The state of Virginia’s decision to limit the use of cul-de-sacs in residential subdivisions(1) will no doubt create a torrent of commentary, both pro and con. In the residential context, cul-de-sacs do have certain advantages: they limit traffic near homes, thus allegedly creating quieter environments for homeowners. So perhaps there is a case for the residential cul-de-sac.
But in a commercial setting, the cul-de-sac may be the "right thing in the wrong place--such as a pig in a parlor instead of a barnyard.”(2) In such settings, the cul-de-sac has the same disadvantages as the residential cul-de-sac, with few of the advantages.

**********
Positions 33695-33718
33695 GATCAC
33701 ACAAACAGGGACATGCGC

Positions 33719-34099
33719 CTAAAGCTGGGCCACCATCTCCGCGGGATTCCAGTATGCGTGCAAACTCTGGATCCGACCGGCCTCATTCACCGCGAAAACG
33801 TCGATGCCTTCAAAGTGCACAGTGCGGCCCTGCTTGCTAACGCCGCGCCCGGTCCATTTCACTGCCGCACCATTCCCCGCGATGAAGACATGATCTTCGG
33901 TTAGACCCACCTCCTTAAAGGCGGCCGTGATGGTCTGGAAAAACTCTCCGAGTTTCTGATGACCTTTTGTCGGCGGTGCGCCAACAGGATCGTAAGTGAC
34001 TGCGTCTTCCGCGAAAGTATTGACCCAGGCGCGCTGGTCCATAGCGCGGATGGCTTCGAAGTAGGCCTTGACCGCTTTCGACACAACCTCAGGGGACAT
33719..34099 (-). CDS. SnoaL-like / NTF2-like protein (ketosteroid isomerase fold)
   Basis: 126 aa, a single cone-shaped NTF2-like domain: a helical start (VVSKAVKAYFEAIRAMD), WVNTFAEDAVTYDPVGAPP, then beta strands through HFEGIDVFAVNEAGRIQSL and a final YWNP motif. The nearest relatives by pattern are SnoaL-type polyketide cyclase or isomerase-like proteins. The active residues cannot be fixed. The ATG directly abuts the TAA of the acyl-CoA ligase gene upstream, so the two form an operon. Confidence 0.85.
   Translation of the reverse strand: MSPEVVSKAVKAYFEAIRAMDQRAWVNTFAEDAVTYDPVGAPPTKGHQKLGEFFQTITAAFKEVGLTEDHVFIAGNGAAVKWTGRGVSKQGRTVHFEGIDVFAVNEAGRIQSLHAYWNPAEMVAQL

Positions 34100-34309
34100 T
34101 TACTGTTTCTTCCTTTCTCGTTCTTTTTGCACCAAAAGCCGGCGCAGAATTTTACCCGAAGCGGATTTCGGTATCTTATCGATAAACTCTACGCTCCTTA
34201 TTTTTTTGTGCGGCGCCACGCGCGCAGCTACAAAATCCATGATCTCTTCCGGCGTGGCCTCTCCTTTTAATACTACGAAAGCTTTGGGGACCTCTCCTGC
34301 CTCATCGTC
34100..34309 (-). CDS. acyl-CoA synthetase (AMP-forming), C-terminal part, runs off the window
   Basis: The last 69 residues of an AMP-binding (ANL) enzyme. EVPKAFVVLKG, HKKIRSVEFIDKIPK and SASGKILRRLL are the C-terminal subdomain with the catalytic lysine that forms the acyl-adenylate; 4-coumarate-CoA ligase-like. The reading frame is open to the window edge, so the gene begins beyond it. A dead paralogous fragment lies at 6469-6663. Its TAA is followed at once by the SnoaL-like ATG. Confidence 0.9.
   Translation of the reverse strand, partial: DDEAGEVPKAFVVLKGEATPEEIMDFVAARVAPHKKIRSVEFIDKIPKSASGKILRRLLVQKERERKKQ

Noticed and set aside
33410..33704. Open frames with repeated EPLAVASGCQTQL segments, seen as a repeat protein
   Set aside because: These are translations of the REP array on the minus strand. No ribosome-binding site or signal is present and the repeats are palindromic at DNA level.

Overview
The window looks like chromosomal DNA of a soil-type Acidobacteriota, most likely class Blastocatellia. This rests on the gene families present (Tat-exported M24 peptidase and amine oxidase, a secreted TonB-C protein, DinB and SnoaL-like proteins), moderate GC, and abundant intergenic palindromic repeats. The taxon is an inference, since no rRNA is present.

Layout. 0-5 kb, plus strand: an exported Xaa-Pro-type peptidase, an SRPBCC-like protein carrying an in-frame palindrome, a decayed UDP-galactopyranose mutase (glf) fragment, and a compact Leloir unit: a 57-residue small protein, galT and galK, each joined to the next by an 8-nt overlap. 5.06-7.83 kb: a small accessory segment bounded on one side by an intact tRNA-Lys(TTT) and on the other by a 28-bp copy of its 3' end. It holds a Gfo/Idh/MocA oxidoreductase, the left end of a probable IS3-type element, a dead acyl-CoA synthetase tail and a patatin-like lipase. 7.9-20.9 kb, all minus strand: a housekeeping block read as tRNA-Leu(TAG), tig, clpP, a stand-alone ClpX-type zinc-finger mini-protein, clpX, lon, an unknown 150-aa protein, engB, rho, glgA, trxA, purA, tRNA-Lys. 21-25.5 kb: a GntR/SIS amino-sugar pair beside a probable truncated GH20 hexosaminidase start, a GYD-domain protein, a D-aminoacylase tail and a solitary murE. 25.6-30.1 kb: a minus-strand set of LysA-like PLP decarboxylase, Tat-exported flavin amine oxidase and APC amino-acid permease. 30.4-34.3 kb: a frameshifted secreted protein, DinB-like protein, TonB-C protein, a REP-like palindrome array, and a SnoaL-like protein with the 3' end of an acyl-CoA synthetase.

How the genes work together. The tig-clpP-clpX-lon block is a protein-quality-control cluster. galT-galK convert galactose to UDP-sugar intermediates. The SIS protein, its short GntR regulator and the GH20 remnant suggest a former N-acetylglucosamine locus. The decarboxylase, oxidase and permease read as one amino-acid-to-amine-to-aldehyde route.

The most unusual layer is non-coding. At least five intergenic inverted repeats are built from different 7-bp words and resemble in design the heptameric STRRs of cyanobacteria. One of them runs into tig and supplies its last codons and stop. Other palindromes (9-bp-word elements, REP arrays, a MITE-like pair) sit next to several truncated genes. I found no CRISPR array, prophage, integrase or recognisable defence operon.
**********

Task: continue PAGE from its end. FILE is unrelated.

Smart growth supporters tend to prefer grid systems to cul-de-sacs, for excellent reasons. A proliferation of cul-de-sacs artificially lengthens walking distances: if streets don’t connect to each other, you might have to walk a mile to go just a few hundred feet. In addition, cul-de-sacs increase traffic congestion by dumping most vehicular traffic on a few major streets. And because biking is less safe on busy, high-traffic streets, bikers benefit from a grid system as well.